Enforcement notice issued against bio-fuel company just months before second major incident at plant near Peterborough

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A bio-fuel plant suffered a second major incident just a few months after an enforcement notice was issued against it.

Three people were injured after a chemical spillage, said to be of sulphuric acid, occurred at the Pure Fuels plant in Old Great North Road, Stibbington, on Wednesday evening last week, with an air ambulance called to the scene.

The Pure Fuels plant in Stibbington the day after the chemical incident. Photo: Terry Harris

The Pure Fuels plant in Stibbington the day after the chemical incident. Photo: Terry Harris

The company had previously been issued an enforcement notice from the Health and Safety Executive (HSE) following an explosion in November which left two people injured.

The HSE had demanded action be taken after Pure Fuels “failed to assess the risks to your employees and others not in your employment from the processing of bio diesel and glycerine and other flammable substances on your site, which could result in the production of a flammable atmosphere and explosion.”

Pure Fuels had fully complied with the notice by the end of January.

The HSE is now investigating this latest incident.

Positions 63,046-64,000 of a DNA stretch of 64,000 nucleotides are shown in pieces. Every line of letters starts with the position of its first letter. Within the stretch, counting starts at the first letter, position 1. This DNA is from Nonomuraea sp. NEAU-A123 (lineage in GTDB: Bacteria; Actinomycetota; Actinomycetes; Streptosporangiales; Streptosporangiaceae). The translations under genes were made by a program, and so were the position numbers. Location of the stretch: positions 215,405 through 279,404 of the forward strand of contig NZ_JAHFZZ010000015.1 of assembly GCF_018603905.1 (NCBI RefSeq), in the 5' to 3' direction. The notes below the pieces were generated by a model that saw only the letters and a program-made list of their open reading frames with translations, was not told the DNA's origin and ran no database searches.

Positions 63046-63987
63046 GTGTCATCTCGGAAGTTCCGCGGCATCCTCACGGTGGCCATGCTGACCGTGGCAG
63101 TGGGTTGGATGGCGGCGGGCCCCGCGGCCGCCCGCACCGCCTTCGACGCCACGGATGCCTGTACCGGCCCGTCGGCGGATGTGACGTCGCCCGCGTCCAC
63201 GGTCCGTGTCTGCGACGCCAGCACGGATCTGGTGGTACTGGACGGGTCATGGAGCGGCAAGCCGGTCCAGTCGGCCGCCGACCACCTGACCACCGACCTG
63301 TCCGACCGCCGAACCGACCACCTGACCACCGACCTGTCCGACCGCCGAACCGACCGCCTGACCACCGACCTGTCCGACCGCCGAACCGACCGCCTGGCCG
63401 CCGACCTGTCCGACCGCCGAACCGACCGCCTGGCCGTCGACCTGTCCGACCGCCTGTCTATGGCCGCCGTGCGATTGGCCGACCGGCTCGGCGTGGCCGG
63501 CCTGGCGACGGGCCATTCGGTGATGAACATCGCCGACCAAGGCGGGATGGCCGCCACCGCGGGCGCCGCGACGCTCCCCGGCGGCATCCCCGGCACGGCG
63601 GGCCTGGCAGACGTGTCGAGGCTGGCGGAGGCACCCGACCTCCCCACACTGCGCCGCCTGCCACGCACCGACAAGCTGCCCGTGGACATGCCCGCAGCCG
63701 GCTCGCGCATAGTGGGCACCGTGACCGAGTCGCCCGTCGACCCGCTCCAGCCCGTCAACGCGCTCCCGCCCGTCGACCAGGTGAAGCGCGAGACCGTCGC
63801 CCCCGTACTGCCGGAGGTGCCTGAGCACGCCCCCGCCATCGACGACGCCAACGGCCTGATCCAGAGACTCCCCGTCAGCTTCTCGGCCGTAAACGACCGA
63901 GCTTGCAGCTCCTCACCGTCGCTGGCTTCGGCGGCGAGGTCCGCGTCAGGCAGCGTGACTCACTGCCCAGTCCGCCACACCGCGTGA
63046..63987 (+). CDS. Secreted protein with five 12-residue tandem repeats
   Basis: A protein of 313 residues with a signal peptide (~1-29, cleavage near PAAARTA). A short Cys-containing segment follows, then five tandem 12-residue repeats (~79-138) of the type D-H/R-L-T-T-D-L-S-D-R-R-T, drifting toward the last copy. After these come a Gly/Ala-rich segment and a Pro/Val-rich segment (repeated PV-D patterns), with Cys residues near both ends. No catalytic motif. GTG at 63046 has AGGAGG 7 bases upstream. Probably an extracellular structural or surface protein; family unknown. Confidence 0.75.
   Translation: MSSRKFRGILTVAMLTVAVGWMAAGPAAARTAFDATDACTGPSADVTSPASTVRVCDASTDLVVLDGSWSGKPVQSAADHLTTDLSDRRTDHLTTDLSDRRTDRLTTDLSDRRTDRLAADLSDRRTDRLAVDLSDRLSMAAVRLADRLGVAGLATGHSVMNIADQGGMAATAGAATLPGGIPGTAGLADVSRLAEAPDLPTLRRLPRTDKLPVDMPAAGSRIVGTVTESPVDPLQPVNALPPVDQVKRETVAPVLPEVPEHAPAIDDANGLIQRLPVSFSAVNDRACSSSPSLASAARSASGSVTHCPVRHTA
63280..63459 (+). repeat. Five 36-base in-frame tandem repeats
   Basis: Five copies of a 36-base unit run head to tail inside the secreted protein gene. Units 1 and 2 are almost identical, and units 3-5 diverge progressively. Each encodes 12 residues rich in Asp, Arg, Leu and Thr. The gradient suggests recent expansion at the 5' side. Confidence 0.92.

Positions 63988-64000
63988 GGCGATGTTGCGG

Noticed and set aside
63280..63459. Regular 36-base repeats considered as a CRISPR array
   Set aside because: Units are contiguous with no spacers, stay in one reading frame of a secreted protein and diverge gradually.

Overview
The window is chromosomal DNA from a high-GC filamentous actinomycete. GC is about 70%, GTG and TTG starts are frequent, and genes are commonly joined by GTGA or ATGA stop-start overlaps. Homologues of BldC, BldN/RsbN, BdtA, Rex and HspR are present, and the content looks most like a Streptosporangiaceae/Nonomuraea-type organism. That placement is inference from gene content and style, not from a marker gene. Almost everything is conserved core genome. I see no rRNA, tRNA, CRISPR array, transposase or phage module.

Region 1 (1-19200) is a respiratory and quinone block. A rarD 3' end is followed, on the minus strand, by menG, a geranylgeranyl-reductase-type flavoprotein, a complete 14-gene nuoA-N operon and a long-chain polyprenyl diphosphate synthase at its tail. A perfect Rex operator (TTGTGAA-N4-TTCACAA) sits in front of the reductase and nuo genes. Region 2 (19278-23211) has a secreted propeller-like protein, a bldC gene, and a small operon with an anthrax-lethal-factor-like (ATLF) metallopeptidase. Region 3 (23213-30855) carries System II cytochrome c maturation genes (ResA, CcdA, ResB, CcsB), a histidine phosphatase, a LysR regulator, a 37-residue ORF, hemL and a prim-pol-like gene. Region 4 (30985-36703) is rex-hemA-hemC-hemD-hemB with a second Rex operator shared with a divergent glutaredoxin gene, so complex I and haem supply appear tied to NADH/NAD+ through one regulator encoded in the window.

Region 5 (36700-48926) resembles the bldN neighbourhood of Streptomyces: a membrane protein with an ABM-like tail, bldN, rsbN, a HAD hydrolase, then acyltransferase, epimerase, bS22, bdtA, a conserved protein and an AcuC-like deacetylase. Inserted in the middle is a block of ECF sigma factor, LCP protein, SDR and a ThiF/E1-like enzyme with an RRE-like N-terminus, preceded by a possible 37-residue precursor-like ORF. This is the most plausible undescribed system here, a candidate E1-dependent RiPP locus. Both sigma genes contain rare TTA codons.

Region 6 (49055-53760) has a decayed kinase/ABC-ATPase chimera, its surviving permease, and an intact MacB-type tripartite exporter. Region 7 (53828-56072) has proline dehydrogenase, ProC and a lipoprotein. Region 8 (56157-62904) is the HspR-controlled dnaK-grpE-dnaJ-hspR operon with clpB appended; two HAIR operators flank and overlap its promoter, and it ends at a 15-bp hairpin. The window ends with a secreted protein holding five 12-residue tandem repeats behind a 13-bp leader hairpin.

A Cambridgeshire police spokeswoman said: “We were called by the fire service at about 6pm with reports of a chemical spillage at Pure Fuels Ltd.

“All three emergency services attended. There are believed to be three casualties. The extent of the injuries is not known. The investigation has been passed to the Health and Safety Executive.”

An East of England Ambulance Service spokesman said: “Four ambulances attended reports of a spillage of sulphuric acid next to Nene Valley Railway, Wansford Station, Old Great North Road, Stibbington. We treated a patient at the scene for burns and transported them to Peterborough City Hospital.”

Cambridgeshire Fire and Rescue Service said: “Crews from Stanground, Dogsthorpe, Yaxley, St Neots and the north roaming fire engine attended the scene.

“Firefighters arrived to find an incident involving a small amount of chemical. They worked with paramedics to provide emergency first aid to a male casualty, who was taken to hospital by ambulance. They made the area safe.”

The process for bio-fuel production turns used cooking oils into other fuels which can be used to power lorries and cars as well as generate electricity.

The Peterborough Telegraph attempted to contact Pure Fuels but had not received a response at the time of going to press.